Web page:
After Murshid Quli Khan’s death, his son-in-law, Shuja-ud-Din Muhammad Khan, who had married Zainab un-nisa Begum and Azmat un-nisa Begum, both daughters of Murshid Quli Khan, ascended the throne of Bengal  (1727 to 1739). He ordered the craftsmen to discard velvet in favour of silk but the colour of the cover remained unchanged. 

Later, when lep became affordable for the hoi polloi but cotton replaced silk and the colour remained red. The traders of old Dhaka stuck to the convention and the colour red was unanimously accepted everywhere and custom continues to be followed to this day. Some say the colour red is a great concealer and can hide the stain and dirt that accumulate on the cover due to over-use during the winter months. This holds ground too. Then there are people who opine using the colour red is a business strategy that the craftsmen resort to to attract buyers.

The cotton wool in a ‘lep’ clumps over time, thinning the lep and driving the air out, which causes it to become less effective as a protection against the cold. For this reason, prior to the onset of winter, it is common for families to get their lep carded: the cotton wool in the lep is removed, carded to eliminate the clumping, and reinserted into the lep-cover. This is done by lep-carders (called dhunuri or dhuniyas or dhunnas) who are professionally adept and seasonally employed in this activity. The bowed carding instrument, called the dhunki, has a distinctive twang when it is in use or its string is plucked. This twang is a familiar daytime sound that resonates in the lanes and by-lanes of the city with the onset of autumn, and is sometimes used as a cultural reference to the commencement of winter in local literature and movies.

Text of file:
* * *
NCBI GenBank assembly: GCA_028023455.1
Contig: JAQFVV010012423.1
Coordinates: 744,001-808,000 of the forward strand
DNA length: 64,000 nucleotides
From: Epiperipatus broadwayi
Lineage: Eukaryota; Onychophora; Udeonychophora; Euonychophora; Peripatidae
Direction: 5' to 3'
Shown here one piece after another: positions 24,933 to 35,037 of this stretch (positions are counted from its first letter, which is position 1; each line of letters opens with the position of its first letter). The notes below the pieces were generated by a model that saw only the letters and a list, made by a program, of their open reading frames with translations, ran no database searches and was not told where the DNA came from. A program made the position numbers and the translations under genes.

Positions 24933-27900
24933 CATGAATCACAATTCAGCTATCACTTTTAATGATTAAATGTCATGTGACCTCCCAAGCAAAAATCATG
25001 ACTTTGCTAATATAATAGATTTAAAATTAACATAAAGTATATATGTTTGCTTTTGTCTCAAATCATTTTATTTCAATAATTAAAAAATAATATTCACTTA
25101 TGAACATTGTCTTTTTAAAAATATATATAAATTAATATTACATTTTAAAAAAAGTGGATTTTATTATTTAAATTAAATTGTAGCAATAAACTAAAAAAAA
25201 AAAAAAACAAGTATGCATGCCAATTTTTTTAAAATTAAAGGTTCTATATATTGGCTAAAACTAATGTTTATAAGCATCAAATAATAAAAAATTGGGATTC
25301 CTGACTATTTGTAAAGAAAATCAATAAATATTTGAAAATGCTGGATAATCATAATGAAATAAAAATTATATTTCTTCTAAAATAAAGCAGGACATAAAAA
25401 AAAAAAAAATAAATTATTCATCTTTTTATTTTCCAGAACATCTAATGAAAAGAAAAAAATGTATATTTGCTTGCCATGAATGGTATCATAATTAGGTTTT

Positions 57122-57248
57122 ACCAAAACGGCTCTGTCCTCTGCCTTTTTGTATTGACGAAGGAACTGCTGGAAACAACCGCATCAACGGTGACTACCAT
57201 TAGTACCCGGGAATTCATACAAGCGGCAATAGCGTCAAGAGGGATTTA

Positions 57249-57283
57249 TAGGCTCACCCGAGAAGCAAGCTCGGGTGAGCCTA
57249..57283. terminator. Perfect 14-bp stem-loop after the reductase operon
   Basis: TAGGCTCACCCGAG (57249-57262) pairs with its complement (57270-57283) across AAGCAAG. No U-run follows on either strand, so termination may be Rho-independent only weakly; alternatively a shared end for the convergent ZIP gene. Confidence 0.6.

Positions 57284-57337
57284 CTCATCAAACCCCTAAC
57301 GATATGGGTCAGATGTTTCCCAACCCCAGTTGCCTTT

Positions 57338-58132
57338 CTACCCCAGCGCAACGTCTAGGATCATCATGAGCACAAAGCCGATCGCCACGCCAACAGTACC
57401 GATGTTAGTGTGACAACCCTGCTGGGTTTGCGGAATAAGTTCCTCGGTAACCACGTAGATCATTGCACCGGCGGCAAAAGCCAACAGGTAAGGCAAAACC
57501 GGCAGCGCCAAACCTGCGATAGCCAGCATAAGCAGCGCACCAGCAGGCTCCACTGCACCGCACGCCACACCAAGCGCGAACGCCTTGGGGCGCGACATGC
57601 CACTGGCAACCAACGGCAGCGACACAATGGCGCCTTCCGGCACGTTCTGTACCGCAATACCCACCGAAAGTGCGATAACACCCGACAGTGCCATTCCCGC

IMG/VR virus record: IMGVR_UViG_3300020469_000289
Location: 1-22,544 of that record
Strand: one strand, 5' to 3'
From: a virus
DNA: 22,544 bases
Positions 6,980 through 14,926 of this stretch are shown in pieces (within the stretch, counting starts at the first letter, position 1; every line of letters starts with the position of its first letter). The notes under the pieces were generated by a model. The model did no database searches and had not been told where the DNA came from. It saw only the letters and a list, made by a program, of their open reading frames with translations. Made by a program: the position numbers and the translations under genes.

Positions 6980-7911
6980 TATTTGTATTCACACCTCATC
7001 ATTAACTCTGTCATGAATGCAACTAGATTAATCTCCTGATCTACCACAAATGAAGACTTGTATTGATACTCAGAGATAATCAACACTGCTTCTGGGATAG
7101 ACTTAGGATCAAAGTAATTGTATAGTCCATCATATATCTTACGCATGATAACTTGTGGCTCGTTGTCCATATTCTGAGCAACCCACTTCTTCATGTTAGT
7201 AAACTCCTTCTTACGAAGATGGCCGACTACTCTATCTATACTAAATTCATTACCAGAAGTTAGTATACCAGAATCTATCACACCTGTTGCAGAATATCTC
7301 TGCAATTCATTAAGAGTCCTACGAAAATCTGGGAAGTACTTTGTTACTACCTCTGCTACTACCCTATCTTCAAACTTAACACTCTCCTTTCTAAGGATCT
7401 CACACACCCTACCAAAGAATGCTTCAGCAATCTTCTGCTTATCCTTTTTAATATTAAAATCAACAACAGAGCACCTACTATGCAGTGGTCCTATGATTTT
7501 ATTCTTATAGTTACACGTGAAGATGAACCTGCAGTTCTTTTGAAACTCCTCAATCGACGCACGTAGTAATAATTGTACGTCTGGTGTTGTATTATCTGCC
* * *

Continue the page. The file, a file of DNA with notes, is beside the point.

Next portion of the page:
Jaipuri Razai

Jaipuri Razai is another version of the quilt that has a rich history. The story goes thus: when a group of Mansuris (cotton mattress and quilt makers) shifted from Amber to Jaipur, home to many traditional art and crafts, Kadar Bux, a young razai maker gifted a razai (quilt) to Maharaja Madho Singh I (1750 to 1768) of Jaipur. The razai he gifted was made of the finest quality cotton and weighed a mere ‘pao’ (250gms). The Maharaja was so impressed that he gave Kadar Bux the title of Patel and also awarded him with two shops which lie opposite to the Sawai Man Singh Hall. 

Today, there are several small shops belonging to the descendants of Kadar Bux which carry the rich tradition of razai making. The secret of Jaipuri quilts lie in the carding (dhunai) of the cotton. It is done by hand so that quilts remain extra light and extra warm. Basically, there are three types of quilts -- cotton, velvet and silk, the velvet ones being the costliest. The price of a quilt is decided by the type of cloth and cotton used, and also the type of carding and stitching. These quilts are hand printed and stitched by the local artisans of Jaipur, which brings out the rich ethnicity of Indian culture and heritage in the quilt designs. The specialty of the Jaipuri razai lies in the aesthetic prints and designs which includes traditional patterns, flowers, elephants, camels all done in rich vibrant colours that depict the culture of Rajputana.